Selecting lighting can be quite a daunting task. First step to accomplishing this well, and not blow your budget, is to ask yourself, what types of lights do I really need and use? A well lit space uses lots of lighting options.
Here is a quick and easy guide to what certain type of lighting is for. Let's start from the top of a space and build down.
Option 1: Overhead/ceiling mount, chandeliers, and pendant lights fill a space with down light that is directional or bleeds.
Chandeliers and pendant lighting tend to have more directional lighting and are usually an attractive light fixture, which enhances your interior furnishings as well as give off a type of light which could be soft or strong. Overhead lights tend to be functional and can be various types of lighting like recessed, track, and finally, the single light fixture with cover.
One of the issues when shopping overhead lighting is how to navigate “Hard Wire” vs. “Plug In”. Most chandeliers are sold as hardwire, which means you need an electrical box in the ceiling to which the pendant attaches to for the electricity and the support. If you don’t have this in your ceiling, or if it is not in the location you need it to be, purchase the plug in option. All this is, is a socket attached to an electrical cord, which is long enough to reach your wall socket, where it will be plugged in. And to suspend the chandelier from the ceiling, you would need a ceiling screw. Try to get a cord cover or a color of cord, which is not unsightly. Your local lighting store can prepare a cord for you at your desired length. In San Francisco, I go to Yury's on Divisadero Street. Tell him I say hi.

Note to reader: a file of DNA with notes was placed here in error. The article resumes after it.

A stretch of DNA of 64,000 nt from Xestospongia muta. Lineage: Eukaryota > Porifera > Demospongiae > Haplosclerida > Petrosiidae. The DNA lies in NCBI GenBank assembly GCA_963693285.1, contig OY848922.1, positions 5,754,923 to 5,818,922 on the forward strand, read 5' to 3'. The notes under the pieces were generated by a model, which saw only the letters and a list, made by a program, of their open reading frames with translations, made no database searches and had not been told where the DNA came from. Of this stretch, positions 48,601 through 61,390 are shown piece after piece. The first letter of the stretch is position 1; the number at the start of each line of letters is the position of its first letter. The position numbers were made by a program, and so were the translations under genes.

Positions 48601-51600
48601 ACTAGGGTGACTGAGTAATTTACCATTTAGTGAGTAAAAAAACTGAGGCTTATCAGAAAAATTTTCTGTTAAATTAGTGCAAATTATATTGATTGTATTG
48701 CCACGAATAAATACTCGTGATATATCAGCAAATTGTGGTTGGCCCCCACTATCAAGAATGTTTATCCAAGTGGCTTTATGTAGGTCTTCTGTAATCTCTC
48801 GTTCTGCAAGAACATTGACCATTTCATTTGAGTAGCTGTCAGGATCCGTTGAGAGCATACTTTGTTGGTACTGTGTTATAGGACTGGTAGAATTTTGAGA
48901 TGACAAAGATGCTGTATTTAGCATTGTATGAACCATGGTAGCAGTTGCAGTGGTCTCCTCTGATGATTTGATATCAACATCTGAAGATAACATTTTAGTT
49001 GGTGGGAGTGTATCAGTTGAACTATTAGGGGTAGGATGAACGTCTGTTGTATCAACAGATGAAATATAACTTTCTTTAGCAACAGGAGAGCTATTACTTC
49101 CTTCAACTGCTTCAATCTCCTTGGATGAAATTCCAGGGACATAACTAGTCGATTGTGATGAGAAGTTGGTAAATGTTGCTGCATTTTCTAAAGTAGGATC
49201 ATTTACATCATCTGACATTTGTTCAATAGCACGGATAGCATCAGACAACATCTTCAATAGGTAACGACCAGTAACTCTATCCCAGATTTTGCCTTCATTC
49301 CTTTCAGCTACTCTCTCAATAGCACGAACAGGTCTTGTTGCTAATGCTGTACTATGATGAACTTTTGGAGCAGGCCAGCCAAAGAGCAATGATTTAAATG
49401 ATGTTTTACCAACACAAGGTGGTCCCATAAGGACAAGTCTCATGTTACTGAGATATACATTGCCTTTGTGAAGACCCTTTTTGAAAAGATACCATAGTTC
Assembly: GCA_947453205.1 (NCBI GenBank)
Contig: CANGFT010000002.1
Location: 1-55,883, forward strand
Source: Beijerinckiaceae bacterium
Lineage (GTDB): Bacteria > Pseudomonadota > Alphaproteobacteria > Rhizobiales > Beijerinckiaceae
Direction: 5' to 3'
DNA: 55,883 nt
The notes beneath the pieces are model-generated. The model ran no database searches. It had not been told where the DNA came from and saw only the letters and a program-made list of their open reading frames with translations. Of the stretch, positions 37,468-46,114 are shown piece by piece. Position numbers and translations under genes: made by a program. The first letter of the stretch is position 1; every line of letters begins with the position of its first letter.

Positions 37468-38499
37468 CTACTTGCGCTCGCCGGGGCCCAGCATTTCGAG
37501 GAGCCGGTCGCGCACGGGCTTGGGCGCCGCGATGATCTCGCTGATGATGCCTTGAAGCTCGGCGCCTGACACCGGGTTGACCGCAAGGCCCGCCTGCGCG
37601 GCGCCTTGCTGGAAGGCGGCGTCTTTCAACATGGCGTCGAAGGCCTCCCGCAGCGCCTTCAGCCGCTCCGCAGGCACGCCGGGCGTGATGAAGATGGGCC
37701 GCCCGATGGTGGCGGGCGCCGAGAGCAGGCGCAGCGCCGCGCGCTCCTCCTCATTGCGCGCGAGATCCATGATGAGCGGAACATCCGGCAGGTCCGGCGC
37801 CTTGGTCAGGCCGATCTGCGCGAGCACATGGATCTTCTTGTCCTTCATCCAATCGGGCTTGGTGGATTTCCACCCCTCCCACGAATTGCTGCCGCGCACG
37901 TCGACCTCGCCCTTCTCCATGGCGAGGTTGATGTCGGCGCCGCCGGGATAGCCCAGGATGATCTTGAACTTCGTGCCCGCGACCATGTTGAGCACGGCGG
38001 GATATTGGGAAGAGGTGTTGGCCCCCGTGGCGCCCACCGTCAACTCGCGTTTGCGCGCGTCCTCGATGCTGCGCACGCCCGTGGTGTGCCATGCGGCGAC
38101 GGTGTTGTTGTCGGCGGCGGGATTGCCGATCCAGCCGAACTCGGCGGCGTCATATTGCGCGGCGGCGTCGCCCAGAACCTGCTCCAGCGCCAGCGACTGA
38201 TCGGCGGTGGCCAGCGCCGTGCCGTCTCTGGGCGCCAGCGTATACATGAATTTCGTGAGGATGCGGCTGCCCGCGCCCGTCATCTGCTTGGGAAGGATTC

Task, and task lamps, provide ambient light that might warm up a dreary corner and side table, or give off intense and direct light to a tasking area. Here is a nice and affordable table lamp that you can use from West Elm.
Wall sconces, floor lights, and cove lighting can display a type of pattern and or "highlight" an architectural detail or object.
The best-designed rooms have all of this type of lighting. As a rule of thumb, I like to use around 5 of the above lighting options when illuminating a space with electricity.